Wednesday, September 20, 2006

Some Thoughts on Pedagogy--Benedictine Style

One of the goals I have for this sabbatical is to reflect a bit on pedagogy in the classroom. Of late, I have felt a growing distance between myself and my students--not just a "generation gap," but a distinct difference in orientation towards the learning process. I have wondered if this is a matter of individual orientation (something that our emphasis on strength-based education hints at), a result of family values, or even a distinct difference in the way communities engage or don't engage the larger culture.

To some extent, I think all of these are true. But, being here, in a Benedictine community, it has become clear to me that the values and practices of different communities plays a huge role in the way we teach and communicate. As I've been reading in the opening five chapters or so of Benedict's rule, it is clear that the values that community holds for obedience, humility, silence, contemplation, and reflection are born out in the praxis of the classroom. I have been somewhat astounded at the respect afforded faculty here by their students, as well as a decorum in the class that tends towards quietness and reflection. Part of this has to do with the "shaping" of the Benedictine rule, itself. Students sit before the professor, carefully taking notes (interestingly, unlike Greenville, mostly by hand) and tend to only raise questions when the instructor asks for them (and even then, it is a somewhat rare phenomenon). At first, I thought this was simply something of a passivity. But now, I'm beginning to see that it has to do with the very values held dear by the community.

I think that the students I teach are formed most by the popular American culture all around them. Their facility with technology and their complete absorption in the consumerist mentality belie the commitments of even the most dedicated Christian. Their response in the classroom at times, can either partake of a passive nature (a learned behavior from sitting in front of electronic media, I think), or, if provoked, they can burst forth into a kind of consumerist or ideological tirade in which the word, "respect," is usually not a part of the vocabulary.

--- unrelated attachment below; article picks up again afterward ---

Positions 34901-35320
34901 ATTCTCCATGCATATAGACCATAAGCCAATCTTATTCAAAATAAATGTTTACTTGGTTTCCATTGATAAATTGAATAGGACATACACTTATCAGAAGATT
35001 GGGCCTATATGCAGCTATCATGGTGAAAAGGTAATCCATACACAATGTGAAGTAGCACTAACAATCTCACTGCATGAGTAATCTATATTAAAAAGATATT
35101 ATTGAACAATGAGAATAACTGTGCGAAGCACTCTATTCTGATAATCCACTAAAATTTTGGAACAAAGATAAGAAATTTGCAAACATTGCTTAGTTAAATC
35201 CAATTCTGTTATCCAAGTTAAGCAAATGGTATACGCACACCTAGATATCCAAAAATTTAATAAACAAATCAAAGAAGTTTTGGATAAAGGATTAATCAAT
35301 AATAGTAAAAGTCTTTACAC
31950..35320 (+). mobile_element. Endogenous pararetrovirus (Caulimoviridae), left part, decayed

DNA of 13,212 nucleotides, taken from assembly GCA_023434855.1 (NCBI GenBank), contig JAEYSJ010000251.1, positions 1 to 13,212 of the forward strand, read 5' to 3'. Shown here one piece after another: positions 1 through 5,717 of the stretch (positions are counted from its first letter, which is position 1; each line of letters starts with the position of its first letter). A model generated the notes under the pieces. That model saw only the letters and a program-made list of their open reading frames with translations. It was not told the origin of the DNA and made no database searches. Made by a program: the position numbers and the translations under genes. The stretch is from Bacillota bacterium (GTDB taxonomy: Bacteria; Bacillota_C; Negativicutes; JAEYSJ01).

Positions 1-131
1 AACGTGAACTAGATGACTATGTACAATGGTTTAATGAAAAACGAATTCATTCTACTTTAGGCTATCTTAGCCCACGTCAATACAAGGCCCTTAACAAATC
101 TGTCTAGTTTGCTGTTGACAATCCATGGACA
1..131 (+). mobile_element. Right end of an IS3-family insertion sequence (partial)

The question becomes: What values do we want to instill in our students and what practices will we use to inculcate said values? The challenge here is always to try and ride the fence regarding how far we go in embracing the culture. For instance, the use of technology in the classroom can be a tool for engaging some students. But to what extent does the very use of that technology instill certain behaviors and attitudes towards the world? My gravest concern on this score has to do with what we do in chapel. I am very concerned that if we simply give students what they think they want, we will simply reinforce those consumerist values. But, swimming upstream is hard. I don't think most would sit still very long for a "Benedictine approach."

So, I am left with the necessity of using a "song-and-dance" approach--at least as an initial hook. But, I want to commit to a shaping for the long haul that comes back around to central philosophical values we as a community at the college have chosen to embrace of instilling a life-long quest for learning, a respect for one another and the world God has given to us, and a passion for the things of the Spirit. At our best, these are some of the values I find at the heart of a good Greenville College liberal arts education.

In yesterday's Morning Prayer we sang a wonderful hymn set to a tune by one of my favorite composers, Ralph Vaughan Williams (if you don't know him, be sure to ask my good friend, Jeff Wilson!). Perhaps it expresses in "spirit" language (after all, the Wesleyan message seems to always come back to a passion to be filled up with God's love) my greatest hope, in this respect:

"Come down, O Love Divine, seek thou, this soul of mine;
And visit with thy ardor glowing.
O, Comforter, draw near, within my heart appear;
And kindle it, thy holy flame bestowing